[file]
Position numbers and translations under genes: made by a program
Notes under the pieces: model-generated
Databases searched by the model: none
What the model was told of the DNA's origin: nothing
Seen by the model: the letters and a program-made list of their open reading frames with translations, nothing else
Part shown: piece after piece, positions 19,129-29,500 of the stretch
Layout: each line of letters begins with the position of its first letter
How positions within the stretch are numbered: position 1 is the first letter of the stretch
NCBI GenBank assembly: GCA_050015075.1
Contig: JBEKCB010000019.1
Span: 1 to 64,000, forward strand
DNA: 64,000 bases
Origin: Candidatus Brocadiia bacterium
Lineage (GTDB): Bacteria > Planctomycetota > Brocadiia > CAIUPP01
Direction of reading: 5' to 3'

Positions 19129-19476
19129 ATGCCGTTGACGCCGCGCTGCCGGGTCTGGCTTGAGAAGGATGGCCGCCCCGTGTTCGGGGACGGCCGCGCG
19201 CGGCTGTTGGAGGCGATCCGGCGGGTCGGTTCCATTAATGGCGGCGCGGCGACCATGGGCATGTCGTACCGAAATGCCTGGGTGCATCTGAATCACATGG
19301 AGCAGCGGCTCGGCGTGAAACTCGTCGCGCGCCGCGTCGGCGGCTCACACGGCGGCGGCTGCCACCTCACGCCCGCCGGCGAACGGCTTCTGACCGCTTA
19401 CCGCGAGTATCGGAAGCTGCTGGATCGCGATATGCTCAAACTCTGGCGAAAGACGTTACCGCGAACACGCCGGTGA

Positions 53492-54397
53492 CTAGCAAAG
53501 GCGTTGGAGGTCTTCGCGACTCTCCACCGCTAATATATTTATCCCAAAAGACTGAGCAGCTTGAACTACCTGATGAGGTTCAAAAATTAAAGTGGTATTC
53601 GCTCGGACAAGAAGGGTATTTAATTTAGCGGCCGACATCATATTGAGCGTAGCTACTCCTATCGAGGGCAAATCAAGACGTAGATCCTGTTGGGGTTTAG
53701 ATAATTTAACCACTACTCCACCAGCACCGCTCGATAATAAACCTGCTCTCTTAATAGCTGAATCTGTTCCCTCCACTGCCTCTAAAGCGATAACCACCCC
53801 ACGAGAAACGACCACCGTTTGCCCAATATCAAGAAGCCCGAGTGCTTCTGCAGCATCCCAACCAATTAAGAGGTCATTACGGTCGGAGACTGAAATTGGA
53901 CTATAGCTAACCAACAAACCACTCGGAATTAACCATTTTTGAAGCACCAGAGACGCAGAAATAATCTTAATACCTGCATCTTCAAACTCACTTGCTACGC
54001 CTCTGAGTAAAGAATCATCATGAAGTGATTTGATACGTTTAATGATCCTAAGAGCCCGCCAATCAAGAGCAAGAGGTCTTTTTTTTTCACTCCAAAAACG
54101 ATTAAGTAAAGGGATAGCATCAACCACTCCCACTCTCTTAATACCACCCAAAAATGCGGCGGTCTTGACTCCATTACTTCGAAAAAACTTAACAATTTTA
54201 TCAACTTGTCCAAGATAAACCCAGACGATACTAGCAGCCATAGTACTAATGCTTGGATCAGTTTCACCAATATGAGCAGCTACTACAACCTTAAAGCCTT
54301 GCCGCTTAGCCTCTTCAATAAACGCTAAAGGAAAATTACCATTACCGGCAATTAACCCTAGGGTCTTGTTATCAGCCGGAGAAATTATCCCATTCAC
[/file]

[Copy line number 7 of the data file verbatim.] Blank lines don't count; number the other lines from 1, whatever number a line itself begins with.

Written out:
Layout: each line of letters begins with the position of its first letter